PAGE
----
Guest post by PAF - Project Aegle Foundation
Air quality has become quite the surprising hot topic since the COVID-19 outbreak. No one would have guessed or hoped for the impressive effect global lock downs would have had on the air we breathe. With 20% of the world in lock down and emission decline of up to 60% recorded in European cities, no more excuses can be made regards the immense impact fuel driven vehicles have on air quality.
We all know that cars pollute, take up public space and do little for social cohesion and community. Yet despite this knowledge, we still hop into our cars with a nonchalant ease as if we are not part of the problem.
Air purity has become a forgotten commodity. Whilst once we could celebrate the blessing of clean sea air flooding our lungs, we slowly submerged into a fog of exhaust without batting an eyelid. Indeed, one of the major side-effects of our traffic congested island is poor air quality. Figures in 2019 show that Malta experiences more air-pollution related deaths than the EU average, translating into 5 deaths a week, plus 5 new cases of asthma a day, not to mention other respiratory afflictions. Pre-COVID, over half a million trips were made daily by private vehicles, causing 34% of local greenhouse emissions, including air pollutants such as fine particulate matter.
All this congestion crams itself onto infrastructure that is around 28 years old. This implies that traffic jams are taking place within our village cores and on roads not built to handle such volume of cars. On top of that, it is when a car constantly accelerates and stops that it uses most fuel, and therefore pumps out most pollutants. Whilst one may assume that pedestrians and cyclists are most affected by this exhaust, studies have revealed that air inside the car is 15 times more polluted than the air outside of it. Sitting in the car means we inhale our own exhaust and that of the cars next to us. This is especially problematic for roads termed “urban canyons” i.e. narrow streets with buildings on either side, where air pollution tends to stay trapped. Such urban canyons describe most of Malta’s present urban infrastructure. It is a vicious cycle taking place around where we live, work and shop, and right next to where our children play and go to school.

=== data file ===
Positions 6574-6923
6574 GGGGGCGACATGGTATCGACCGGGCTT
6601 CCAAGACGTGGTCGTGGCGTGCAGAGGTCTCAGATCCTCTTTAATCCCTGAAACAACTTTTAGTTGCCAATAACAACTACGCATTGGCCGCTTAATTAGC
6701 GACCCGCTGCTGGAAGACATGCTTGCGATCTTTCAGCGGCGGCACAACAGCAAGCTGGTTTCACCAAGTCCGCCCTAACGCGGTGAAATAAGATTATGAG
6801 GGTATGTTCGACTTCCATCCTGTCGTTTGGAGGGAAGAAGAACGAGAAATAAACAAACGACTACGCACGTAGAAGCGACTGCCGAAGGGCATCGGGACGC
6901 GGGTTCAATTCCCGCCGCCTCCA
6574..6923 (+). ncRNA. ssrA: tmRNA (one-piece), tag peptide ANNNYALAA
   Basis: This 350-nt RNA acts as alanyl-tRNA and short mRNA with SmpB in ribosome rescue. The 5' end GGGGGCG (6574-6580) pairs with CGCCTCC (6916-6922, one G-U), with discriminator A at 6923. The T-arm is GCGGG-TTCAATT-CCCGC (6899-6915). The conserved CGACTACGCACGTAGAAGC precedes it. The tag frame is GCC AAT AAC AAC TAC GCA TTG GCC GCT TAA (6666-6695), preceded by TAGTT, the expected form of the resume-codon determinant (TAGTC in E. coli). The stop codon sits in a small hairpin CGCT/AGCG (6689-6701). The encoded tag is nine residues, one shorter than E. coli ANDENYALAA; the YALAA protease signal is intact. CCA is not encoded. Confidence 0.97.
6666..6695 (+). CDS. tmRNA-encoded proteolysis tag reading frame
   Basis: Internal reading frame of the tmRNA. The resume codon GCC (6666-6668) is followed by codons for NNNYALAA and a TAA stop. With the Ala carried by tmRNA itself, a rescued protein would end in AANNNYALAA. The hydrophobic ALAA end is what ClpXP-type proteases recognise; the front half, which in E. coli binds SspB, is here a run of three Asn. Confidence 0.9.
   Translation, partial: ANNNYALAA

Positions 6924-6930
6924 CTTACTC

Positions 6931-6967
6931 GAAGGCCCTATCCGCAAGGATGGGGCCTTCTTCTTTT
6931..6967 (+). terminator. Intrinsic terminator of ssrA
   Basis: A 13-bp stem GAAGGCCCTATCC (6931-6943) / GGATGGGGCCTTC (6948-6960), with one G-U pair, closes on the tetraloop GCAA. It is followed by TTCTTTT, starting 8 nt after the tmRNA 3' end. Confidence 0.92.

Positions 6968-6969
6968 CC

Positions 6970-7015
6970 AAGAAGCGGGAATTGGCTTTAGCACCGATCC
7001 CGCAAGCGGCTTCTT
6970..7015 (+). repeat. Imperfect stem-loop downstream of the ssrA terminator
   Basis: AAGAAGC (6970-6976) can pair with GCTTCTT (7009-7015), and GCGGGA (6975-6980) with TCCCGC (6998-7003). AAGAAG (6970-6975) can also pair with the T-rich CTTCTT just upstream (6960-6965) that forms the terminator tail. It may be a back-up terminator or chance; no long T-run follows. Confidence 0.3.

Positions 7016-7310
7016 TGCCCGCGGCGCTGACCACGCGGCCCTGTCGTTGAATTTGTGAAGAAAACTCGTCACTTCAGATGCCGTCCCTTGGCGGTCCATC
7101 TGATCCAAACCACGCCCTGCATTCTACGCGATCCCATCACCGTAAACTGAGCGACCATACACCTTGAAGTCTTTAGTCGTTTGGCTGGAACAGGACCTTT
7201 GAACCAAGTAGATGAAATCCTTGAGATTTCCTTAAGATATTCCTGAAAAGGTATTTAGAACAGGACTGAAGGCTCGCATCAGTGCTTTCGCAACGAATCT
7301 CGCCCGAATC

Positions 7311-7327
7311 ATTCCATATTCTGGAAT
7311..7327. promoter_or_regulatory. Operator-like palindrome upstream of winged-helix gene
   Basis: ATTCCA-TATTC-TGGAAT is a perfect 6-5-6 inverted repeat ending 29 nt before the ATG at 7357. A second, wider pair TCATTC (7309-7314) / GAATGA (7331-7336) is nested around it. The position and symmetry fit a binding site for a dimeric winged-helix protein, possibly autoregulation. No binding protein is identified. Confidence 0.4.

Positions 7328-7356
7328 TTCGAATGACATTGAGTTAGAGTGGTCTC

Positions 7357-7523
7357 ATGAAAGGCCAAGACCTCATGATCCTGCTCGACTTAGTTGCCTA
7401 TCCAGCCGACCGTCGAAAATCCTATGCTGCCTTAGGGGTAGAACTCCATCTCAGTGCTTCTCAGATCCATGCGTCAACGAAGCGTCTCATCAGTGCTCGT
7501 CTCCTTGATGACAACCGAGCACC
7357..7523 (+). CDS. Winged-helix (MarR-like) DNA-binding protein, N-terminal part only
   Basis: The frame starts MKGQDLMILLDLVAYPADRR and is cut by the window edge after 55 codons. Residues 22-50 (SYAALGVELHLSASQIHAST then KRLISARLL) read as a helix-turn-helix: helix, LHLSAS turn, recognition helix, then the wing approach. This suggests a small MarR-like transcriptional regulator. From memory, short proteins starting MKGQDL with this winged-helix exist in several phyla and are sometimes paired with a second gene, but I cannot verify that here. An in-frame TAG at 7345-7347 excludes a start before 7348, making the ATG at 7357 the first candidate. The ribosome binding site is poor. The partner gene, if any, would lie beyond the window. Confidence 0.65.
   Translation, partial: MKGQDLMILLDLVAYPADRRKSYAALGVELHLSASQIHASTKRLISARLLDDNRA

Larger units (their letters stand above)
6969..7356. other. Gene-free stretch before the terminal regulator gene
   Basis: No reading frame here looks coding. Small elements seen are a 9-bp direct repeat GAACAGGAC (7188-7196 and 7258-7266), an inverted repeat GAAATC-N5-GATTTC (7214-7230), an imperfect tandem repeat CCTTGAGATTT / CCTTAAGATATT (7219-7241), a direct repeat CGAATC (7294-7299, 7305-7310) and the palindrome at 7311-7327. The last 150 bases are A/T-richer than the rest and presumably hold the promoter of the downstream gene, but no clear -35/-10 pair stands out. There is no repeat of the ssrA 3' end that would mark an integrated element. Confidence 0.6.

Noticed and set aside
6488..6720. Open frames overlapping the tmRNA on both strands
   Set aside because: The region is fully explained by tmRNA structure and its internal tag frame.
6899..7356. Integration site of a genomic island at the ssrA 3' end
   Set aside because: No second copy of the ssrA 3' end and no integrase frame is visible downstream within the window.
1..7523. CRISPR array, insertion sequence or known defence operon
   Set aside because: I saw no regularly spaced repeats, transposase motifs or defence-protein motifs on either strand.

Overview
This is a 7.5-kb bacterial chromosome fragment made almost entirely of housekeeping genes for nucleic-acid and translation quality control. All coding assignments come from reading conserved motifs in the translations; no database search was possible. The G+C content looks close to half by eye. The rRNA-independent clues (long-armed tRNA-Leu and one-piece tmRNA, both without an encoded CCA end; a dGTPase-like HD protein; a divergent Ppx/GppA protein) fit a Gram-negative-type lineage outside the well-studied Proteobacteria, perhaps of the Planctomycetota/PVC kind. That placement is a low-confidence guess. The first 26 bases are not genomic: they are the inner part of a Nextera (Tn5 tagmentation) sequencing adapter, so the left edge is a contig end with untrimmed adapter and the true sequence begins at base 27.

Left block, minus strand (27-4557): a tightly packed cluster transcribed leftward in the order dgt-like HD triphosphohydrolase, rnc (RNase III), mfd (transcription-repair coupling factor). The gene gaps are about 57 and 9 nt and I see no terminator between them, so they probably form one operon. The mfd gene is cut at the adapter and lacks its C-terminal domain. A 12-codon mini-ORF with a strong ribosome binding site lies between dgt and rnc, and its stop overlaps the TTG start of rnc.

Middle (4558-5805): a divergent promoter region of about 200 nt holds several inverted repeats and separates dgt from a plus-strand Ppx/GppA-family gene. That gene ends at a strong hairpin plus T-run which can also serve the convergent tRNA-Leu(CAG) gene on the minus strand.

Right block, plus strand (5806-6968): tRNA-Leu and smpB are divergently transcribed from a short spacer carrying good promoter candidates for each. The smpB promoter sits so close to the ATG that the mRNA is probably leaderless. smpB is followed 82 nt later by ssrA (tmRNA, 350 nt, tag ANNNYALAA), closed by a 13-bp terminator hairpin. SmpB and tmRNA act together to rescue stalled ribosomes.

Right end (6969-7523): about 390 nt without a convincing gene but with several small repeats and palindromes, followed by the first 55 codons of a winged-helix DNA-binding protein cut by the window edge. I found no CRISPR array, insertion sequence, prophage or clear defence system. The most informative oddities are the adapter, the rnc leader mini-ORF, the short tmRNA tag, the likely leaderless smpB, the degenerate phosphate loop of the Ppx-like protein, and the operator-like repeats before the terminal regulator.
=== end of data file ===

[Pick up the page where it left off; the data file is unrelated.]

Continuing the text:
Perhaps what is most bleak about this picture is the passive resignation that nothing can be done about the traffic situation because nothing can be done unless one drives a car. We have allowed cars to invade our villages, walkways, squares, country lanes and sea sides, but also our minds. It begs the question – just how far are we willing to go to keep up this myth that the private car is the only solution?
The switch to a multi-modal future is the responsibility of us all. The power for change lies within us and the start of that journey begins with a single step (pun intended). Instead of stepping into your car, rethink your journey. Is there another way to get to where you need to go or obtain the service/product you require? Consider walking, using a scooter or a bicycle, or simply leave the car at home for one trip a week. Explore whether you can work from home instead of the office, use video conferencing, and propose the adoption of a green travel plan or strategies at your workplace.
Familiarise yourself with the mobility services available in your locality. Step up to your local councils and bring their attention to your communities’ mobility needs. Address obstructed walkways, faded pedestrian crossings, or highlight hazardous roads that can use speed management tools and pavements. Let us make our streets liveable again.
Visit PAF at www.paf.mt to learn more on how to make the switch!
Project Aegle Foundation is a Non-Profit Organisation